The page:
3D printers have been at Maker Faire for awhile, but this year, it was different. 3D printers weren't just there... they were everywhere. No matter in which direction I turned there seemed to be another booth with a MakerBot or other printer busily whirring away creating some sort of plastic object that had been specially designed, showing that makers could get exactly the right components for any project they might be working on.
Indeed, one Maker Faire attendee did their own census: "All told I saw 55 3D printers on the fairgrounds, 23 of which were unique designs."That's a lot of 3D printing. Thanks to MakerBot and Cubify, 3D printers are accessible to most makers, even those on a budget. And when it comes to creating customized components for a new design or hack, the 3D printer is where it's at.
3DTouch printer can print with various materials including opaque ABS plastic and translucent PLA plastic. They've also tested out materials like mashed potatoes...though the clean-up is rather cumbersome.
Cubify, an affordable printer that launched at CES earlier this year to a raving audience, is set to start shipping this month and according to the company, their presales are off the charts. Clearly, this little printer is in hot demand. So too is the MakerBot, a 3D printer you can build at home.
3D printers typically use ABS or PLA plastics to print out designs with less waste. However, they can be hacked to use other materials, including foods from mashed potatoes to chocolate. At first glance, 3D printing technology is bringing in a greener manufacturing revolution -- you create what you need when you need it, rather than relying on stocks of not-quite-right items that have been mass-produced and are sitting in warehouses. But 3D Systems Corporation, the company behind Cubify and the 3DTouch printer pictured here, is working not only to "democratize creativity" with this technology but to do so in a sustainable way.
CEO Abe Reichental told me that the company is already working to launch several sustainability programs, including a recycling program in which makers can send in their unwanted plastic 3D print-outs and get store credit that can be applied to things like refill cartridges. The company will thus help to ensure that more of the items printed by their machines stay out of landfills and keep looping through the consumer stream.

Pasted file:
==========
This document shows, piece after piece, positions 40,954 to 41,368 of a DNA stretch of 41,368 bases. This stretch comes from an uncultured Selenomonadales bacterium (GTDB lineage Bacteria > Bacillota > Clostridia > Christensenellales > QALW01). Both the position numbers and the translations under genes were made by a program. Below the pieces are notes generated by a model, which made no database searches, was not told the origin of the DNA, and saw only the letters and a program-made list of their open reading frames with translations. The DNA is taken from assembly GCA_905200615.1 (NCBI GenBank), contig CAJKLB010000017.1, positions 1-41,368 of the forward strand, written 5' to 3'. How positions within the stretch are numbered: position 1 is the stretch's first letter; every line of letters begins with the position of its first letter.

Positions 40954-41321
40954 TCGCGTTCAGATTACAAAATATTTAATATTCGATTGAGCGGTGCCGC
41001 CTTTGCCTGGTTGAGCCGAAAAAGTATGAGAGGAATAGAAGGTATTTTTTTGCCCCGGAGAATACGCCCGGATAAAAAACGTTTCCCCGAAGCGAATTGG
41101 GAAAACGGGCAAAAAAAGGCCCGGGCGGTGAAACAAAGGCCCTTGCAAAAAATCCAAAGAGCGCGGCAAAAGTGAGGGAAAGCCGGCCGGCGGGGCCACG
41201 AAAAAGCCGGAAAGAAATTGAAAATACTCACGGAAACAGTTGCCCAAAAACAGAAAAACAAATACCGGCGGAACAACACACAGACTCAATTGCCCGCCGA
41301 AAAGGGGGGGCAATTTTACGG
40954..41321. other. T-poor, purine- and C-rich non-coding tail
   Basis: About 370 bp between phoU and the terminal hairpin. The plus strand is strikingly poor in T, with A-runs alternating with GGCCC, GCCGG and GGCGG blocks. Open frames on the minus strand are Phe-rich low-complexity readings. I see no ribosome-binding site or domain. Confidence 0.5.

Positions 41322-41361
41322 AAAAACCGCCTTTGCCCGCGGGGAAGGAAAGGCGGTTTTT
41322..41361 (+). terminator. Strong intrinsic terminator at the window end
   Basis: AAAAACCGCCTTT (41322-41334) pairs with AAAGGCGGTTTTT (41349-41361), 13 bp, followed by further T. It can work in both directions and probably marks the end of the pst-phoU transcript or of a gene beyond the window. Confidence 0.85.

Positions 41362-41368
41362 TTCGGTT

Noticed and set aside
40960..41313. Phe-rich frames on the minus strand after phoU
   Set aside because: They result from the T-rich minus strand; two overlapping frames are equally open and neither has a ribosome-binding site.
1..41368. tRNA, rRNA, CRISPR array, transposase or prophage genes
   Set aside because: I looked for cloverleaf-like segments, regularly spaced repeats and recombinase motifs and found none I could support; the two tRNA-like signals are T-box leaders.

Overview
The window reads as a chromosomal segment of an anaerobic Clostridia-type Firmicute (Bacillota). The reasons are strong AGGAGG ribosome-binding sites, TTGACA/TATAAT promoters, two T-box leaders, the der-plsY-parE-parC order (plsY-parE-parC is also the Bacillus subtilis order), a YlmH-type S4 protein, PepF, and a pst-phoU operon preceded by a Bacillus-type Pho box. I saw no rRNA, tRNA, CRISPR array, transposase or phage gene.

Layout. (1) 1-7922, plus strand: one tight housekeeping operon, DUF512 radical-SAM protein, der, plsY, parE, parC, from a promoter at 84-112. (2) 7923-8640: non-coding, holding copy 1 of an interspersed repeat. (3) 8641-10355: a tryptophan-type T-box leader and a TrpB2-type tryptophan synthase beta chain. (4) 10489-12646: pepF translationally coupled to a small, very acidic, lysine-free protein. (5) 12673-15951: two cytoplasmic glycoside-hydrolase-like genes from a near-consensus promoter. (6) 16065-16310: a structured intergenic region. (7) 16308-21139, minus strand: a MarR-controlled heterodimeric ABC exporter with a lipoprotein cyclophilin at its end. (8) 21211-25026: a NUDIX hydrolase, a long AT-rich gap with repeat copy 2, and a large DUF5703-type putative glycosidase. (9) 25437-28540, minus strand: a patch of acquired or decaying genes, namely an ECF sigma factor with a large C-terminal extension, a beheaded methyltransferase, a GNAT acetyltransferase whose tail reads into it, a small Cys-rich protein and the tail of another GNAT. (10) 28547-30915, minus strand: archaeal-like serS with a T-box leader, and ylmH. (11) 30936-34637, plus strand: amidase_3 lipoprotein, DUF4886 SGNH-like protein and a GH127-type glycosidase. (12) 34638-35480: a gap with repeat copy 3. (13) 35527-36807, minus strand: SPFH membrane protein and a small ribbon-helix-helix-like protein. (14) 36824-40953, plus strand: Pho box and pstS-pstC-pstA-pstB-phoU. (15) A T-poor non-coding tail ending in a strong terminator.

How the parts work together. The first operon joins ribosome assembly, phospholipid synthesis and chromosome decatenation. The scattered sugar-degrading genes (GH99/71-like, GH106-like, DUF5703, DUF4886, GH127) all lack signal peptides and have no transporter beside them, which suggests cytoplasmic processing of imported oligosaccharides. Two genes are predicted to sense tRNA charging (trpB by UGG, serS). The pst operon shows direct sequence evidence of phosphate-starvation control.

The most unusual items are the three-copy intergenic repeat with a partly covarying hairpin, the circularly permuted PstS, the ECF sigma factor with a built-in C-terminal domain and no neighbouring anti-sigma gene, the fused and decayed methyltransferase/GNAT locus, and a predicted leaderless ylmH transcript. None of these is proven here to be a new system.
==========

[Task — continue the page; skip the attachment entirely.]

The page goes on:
3D printed electric guitar is a real crowd-pleaser
Sustainability is a priority for the company, but so too is bringing the capabilities of the machine to the masses. Reichental told me that his grandfather was a shoemaker, during a time when you take the unique shape of your foot to the cobbler who would make a custom pair of shoes perfect for your feet. These days, we take our unique feet to a store where we hope to find a pair of already-made shoes that fits both our style tastes as well as our feet. More often than not, the comfort of our poor feet is sacrificed. It is essentially the same thing with creativity and 3D printing. We currently have to take our unique ideas and hope we can find or hack parts to build it. With today's 3D printing technology, however, we can make exactly the item we dream up. The ability to make what we need when we need it, without waste, and without relying on distant manufacturing plants, is coming back again. The potential is apparent as 3D Systems is already taking the Cubify into schools, teaching students how to craft new things and in the process encouraging design, engineering, programming, art and more important skills.
Intricate 3D-printed artworks at Maker Faire
3D printing has arrived, at least among Makers. It's clear from this year's event that it isn't an idea rustling around the fringes for those with enough money and programming skills. Instead, it is a technology that is here and being implemented all over the place. A couple years ago we thought it would be a long time before we saw a 3D printer in every home, but it's happening already. Is it far-fetched to think that soon repair businesses will have 3D printers spitting out parts on an as-needed basis? Could manufacturing be made small-scale again? Anything seems possible now.